lot going on

The Dutch yacht Team Brunel has won an exciting and very tense Leg 7 of the Volvo Ocean Race. They crossed the finish line off Itajaí, Brazil at 14:57 UTC (unofficial) after a nail-biting final few miles where the Chinese entry Dongfeng breathed heavily down their necks. The last 500 miles leading to the finish were a cat and mouse game between the two boats but in the end it was Bouwe Bekking and his crew that won a sweet victory.
It’s their first leg win of this edition of the Volvo Ocean Race and probably the sweetest moment of the race so far for them. Despite having one of the most talented sailors in the world on board, Kiwi America’s Cup skipper Peter Burling, Team Brunel have not really shone much this race but perhaps that’s all about to change. By picking up this leg win, plus bonus points for being the first boat to round Cape Horn, they have slid up the overall standings into third place for the race so far.
Team Brunel dominated Leg 7 taking the lead early on and defending it right up until the finish line. They led the fleet out of the Southern Ocean and back into the Atlantic, but were dealt a bit of a bad hand when they ran out of wind and the boats behind brought new breeze with them allowing Charles Caudrelier and the crew of Dongfeng to close to spitting distance. In the end it was magic fingers of Peter Burling who coaxed the boat across the finish line in light, drifting conditions to seal the deal for Team Brunel.
Leg 7 will probably go down as one of the toughest legs of this race and perhaps one of the toughest legs in recent memory. The fleet started out having to immediately dive south to avoid a patch of high pressure and that took them into the cold waters without much time to acclimatize. From there it was a breakneck charge along the exclusion zone added as part of the race rules to stop the yachts from venturing too far south and into iceberg territory.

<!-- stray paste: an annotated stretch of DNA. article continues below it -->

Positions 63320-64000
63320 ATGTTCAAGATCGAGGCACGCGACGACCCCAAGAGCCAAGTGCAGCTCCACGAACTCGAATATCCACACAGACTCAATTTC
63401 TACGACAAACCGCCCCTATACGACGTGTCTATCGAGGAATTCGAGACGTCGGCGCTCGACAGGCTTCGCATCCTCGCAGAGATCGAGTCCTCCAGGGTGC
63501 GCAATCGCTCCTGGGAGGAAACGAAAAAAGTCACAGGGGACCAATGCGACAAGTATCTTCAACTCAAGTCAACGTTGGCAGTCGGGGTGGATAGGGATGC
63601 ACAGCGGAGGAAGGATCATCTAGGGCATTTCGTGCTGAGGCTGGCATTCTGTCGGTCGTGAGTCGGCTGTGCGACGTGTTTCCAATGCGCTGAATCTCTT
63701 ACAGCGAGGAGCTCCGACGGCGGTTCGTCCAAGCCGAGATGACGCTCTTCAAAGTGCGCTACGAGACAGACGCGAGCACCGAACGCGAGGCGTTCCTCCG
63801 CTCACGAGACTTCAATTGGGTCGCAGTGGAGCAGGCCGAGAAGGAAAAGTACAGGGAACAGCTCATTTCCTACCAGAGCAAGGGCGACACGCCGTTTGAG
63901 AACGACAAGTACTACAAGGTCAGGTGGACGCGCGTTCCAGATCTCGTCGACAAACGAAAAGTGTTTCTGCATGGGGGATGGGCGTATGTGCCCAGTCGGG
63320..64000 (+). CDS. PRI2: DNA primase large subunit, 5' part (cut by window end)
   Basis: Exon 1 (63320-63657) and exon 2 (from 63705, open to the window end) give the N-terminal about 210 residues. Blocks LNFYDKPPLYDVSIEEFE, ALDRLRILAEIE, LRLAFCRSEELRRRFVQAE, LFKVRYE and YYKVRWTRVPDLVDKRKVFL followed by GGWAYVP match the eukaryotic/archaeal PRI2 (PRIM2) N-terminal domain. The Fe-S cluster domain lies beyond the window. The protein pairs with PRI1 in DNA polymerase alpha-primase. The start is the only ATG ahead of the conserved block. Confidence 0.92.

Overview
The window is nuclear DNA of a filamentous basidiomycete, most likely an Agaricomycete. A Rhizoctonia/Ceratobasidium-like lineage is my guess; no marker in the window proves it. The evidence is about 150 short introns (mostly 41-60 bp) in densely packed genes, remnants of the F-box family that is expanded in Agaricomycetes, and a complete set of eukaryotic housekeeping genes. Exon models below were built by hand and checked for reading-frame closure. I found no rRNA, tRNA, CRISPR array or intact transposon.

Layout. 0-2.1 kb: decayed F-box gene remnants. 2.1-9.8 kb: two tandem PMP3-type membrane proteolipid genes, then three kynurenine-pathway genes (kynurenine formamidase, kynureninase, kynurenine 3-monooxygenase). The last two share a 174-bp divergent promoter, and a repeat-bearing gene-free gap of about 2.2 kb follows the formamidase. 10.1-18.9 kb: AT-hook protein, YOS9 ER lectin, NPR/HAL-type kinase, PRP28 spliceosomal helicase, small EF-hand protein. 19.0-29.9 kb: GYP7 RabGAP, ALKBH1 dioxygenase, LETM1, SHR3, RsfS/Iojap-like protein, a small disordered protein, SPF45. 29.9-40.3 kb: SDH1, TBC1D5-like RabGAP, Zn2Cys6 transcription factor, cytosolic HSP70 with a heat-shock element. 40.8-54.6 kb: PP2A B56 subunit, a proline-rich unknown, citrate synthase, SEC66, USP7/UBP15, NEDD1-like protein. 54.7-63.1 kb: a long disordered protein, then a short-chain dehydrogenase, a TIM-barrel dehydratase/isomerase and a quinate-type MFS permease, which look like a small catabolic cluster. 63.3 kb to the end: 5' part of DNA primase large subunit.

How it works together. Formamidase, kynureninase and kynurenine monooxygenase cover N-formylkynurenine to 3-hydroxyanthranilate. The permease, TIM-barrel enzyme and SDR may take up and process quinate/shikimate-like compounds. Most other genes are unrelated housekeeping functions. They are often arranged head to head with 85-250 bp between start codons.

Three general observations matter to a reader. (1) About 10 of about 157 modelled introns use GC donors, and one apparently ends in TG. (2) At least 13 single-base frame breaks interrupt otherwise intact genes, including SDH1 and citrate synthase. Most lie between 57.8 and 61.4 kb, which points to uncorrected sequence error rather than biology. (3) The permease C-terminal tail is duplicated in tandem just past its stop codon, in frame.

The yachts raced a razor-thin line between the exclusion zone and low-pressure systems barreling in from the west and the speeds rarely dropped below 20 knots. It was tense sailing made all the more tense after the news that John Fisher, crew aboard Team Sun Hung Kai Scallywag, had been washed overboard and was lost at sea.
It was clear that the Southern Ocean had taken more of a toll on the fleet than usual when the Spanish entry Mapfre suspended racing at Cape Horn to work on their damaged mainsail and mast track. That news was followed shortly thereafter by news from Turn the Tide on Plastic indicating that they too had mast problems. Fortunately Dee Caffari and her crew were able to jury rig something that was good enough to allow them to continue racing.
Then there was a dismasting aboard Vestas 11th Hour Racing. At the time of the dismasting, Vestas was sailing in a 25 to 30-knot northerly wind with 3-meter waves but the mast buckled above the first spreader and tumbled over the side. The crew was able to cut the mast away before it did any real damage to the hull and they motored to the Falkland Islands where they are trying to assess what’s next for them. Meanwhile Team Sun Hung Kai Scallywag have retired from the leg and made landfall in Chile.
Dongfeng Race team finished a close second into Itajaí with the rest of the fleet (still racing) quite far astern. Third place boat Team AkzoNobel is expected to finish later this week.
Brian Hancock